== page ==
Written for Paradise Post, Hakalau, HI
Early this year while scrolling through my usual volume of email messages, there was one that caught my attention. It was from Peter Block, writer-speaker-consultant, who lives in Cincinnati, Ohio. Peter, as some on the Hamakua Coast might remember, visited and spoke to a gathering at Akiko’s Buddhist Bread and Breakfast several years ago. He had come to vacation in Kona, one of his favorite places in the world, after publishing “Community: The Structure of Belonging.”
Peter shared the ideas of his book with the audience gathered at Akiko’s. As it turned out, his ideas inspired more than a few people including David Bennett, Publisher of The Paradise Post, who was moved by the ideas to acquire a newspaper to start the Post. These recollections popped up and raced through my mind as I looked at Peter’s email.
“What’s Peter into now?” I wondered staring at the subject line. It read “My New Book.” Seeing that, I flashed back to October of last year when I received a survey from Peter’s publisher. It was a title survey to a book Peter was involved in. The publisher asked to react to a lengthy list of titles.
I don’t remember what my responses were, but seeing the accompanying transcript I could see that the title chosen was “The Abundant Community: Awakening the Power of Families and Neighborhoods.” A great title, I thought, that gives hope in these difficult and challenging times that call from us a new response to change. The subtitle too gives hope in the possibility of reclaiming the inherent “power to do” in families and communities that got buried or lost in a culture that says a satisfying life can only be purchased.
John McKnight, the co-author, is not a newcomer to the subject of community. McKnight has long been an observer and builder of communities. His book “The Careless Society: Community and Its Counterfeits” is acclaimed for its discovery that the way public entitlements are structured immobilizes recipients from becoming productive self-acting citizens. I digress here only to amplify the observational powers McKnight brings to his current work with Peter Block. Their combined strengths speak loudly in “The Abundant Community.” Together, they incisively analyze our power failure in present day citizenship caused by the seduction of consumerism and provide alternative responses to reclaim citizenship from what saps our power to act as one.
Peter and John make it clear that our drive to find “satisfaction through consumption” has profound implications that we do not realize.
One significant social cost is that the family has lost its function. It no longer is the primary unit that raises a child, sustains health, cares for the vulnerable, and assures economic security. The growth in consumption has caused the family to lose much of its purpose, and its usefulness is compromised. We expect, for example, the school to raise our children. We deliver our children in the morning and pick them up later in the day: “Same day service, just like the laundry.”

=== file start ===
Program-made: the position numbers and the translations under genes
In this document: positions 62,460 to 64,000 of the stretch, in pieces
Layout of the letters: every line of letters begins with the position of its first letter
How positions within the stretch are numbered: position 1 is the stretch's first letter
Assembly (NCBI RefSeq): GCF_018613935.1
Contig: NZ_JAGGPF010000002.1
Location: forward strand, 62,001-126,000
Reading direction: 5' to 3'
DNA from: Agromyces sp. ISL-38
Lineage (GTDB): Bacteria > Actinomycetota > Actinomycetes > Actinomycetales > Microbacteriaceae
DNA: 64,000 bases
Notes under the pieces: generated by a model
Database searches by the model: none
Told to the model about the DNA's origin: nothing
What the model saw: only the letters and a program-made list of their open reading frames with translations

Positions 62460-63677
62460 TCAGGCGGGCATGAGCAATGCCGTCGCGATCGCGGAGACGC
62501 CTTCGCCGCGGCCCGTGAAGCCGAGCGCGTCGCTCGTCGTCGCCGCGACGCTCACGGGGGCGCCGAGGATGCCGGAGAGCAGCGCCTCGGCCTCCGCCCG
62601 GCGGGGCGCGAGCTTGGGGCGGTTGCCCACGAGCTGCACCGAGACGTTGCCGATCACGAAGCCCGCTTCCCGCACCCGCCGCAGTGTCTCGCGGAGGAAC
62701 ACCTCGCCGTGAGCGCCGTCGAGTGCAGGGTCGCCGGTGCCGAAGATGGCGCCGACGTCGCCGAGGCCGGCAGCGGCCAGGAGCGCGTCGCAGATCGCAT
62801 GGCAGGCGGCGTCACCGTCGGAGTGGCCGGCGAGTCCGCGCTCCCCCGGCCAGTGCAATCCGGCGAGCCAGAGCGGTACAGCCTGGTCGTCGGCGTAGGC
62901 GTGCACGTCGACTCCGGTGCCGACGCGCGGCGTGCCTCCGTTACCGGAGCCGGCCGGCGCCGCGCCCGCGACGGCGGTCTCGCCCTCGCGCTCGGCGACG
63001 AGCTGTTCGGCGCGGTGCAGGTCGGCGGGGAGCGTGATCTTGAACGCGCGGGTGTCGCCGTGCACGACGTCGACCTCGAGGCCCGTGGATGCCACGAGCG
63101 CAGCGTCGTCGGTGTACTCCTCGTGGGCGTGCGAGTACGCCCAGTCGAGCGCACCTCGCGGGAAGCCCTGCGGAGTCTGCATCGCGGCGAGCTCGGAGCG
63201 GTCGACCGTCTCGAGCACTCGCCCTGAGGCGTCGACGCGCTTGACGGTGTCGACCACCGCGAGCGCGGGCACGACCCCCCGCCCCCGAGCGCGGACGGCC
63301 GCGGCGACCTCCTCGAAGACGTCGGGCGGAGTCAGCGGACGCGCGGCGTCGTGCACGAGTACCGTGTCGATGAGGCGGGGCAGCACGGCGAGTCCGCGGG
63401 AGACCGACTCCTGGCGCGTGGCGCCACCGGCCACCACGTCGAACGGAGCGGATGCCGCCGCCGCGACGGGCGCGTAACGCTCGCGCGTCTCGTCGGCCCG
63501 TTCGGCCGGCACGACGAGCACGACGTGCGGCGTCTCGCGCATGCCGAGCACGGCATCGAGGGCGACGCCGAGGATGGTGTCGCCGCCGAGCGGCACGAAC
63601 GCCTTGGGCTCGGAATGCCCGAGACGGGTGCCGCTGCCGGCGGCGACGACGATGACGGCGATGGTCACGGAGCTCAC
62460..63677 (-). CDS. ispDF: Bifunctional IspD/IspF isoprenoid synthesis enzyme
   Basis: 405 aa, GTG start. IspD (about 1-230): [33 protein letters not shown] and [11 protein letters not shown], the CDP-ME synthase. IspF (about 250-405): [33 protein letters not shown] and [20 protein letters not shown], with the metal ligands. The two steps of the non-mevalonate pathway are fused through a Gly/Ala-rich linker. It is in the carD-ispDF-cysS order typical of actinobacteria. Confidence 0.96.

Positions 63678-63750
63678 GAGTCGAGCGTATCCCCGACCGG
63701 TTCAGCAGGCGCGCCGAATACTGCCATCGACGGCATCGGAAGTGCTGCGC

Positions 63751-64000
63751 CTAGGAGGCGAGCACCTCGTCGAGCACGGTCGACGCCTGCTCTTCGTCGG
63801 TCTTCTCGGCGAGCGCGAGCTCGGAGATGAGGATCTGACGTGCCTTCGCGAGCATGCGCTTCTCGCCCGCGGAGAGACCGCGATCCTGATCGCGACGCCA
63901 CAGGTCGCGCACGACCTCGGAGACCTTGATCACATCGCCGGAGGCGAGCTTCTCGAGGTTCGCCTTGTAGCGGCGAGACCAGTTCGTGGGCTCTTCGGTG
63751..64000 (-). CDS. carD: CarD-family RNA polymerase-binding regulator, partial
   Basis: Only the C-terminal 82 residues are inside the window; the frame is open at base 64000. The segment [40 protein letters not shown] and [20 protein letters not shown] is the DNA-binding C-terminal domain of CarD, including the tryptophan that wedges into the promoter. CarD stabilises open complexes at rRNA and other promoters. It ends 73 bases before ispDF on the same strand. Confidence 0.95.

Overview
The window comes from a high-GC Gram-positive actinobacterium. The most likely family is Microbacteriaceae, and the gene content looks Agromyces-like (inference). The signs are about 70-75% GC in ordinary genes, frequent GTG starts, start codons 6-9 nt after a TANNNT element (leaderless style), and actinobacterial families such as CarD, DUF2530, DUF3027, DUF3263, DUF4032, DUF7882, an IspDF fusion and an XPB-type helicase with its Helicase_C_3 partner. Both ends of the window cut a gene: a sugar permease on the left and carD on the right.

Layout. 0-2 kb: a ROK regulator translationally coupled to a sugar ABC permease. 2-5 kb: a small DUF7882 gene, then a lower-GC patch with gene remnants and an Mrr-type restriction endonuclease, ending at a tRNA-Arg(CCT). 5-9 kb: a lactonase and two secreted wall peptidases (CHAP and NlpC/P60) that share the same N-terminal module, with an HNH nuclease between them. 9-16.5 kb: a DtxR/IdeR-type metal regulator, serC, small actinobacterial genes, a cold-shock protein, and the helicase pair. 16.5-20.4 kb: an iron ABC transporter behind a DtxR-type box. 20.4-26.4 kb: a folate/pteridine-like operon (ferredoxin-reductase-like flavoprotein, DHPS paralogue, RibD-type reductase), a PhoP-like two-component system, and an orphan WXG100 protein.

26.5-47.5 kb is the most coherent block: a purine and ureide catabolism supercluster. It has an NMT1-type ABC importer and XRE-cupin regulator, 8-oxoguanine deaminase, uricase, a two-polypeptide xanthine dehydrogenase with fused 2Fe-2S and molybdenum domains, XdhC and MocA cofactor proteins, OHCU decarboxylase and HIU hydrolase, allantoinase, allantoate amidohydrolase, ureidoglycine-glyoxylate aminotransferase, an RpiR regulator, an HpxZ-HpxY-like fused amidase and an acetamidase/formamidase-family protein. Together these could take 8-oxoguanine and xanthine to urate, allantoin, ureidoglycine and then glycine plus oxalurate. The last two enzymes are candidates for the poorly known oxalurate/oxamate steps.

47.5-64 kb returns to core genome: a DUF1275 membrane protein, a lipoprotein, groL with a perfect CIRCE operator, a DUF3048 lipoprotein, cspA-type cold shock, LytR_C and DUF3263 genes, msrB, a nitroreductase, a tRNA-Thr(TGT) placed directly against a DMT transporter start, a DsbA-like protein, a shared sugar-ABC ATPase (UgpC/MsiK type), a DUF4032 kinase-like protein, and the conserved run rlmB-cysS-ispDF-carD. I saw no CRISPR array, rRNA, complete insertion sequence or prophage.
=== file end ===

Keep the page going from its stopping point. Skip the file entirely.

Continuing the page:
A second social cost is that we are disconnected and isolated from our neighbors and community. Communities have ceased to be useful to us. A community that’s useful to those living in it operates as a supportive space important to a family to fulfill its functions and help create those things that can only be produced in the surroundings of a connected community.
Peter and John say that the space the family and community were designed to fill has been sold and is now empty. Of course, the costs of the consumer way of life have been discussed for some time, but what is not typically connected to the conversation about consumerism is its effects on the isolation and loneliness that is clearly common in our suburbs and cities.
What can we do? We begin by becoming aware that a satisfying life cannot be purchased. By removing the blinders consumerism has placed over our eyes, we will see as Peter and John do that “the limits of satisfaction come from the fact that current marketplace-service economy and its systems and institutions provide answers to ‘problems’ that are in fact the human condition. The real cost of systems is the dependency they create on illusory answers. System answers, even if they do seem to satisfy, are addictions because system satisfaction has such a short shelf life.”
Abundant communities are alternatives to market place-service economy driven communities where the operative belief is “happiness can be purchased.” Instead, an abundant community operates on a different set of beliefs. “The Tenets of Abundance,” they say, are: “1. What we have is enough. 2. We have the capacity to provide what we need in the face of the human condition. 3. We organize our world in a context of cooperation and satisfaction. 4. We are responsible for each other, and 5. We live with the reality of the human condition. Sorrow, aging, illness, celebration, fallibility, failure, misfortune and joy are natural and inevitable. Life is not a problem to be solved or services to be obtained.”
Abundant communities that develop competencies based on these beliefs prevent dissatisfactions which the marketplace says you need to address and they also build within the family and neighborhood the power to provide for themselves much of what consumerism would have you purchase.
“The Abundant Community: Awakening the Power of Families and Neighborhoods” provides an excellent easy-to-follow blueprint for bringing into being abundant communities. It’s good reading that will be an indispensable desk reference for anyone interested in building communities that work in our times.
Check it out. Peter’s and John’s new book hit the book stores this June.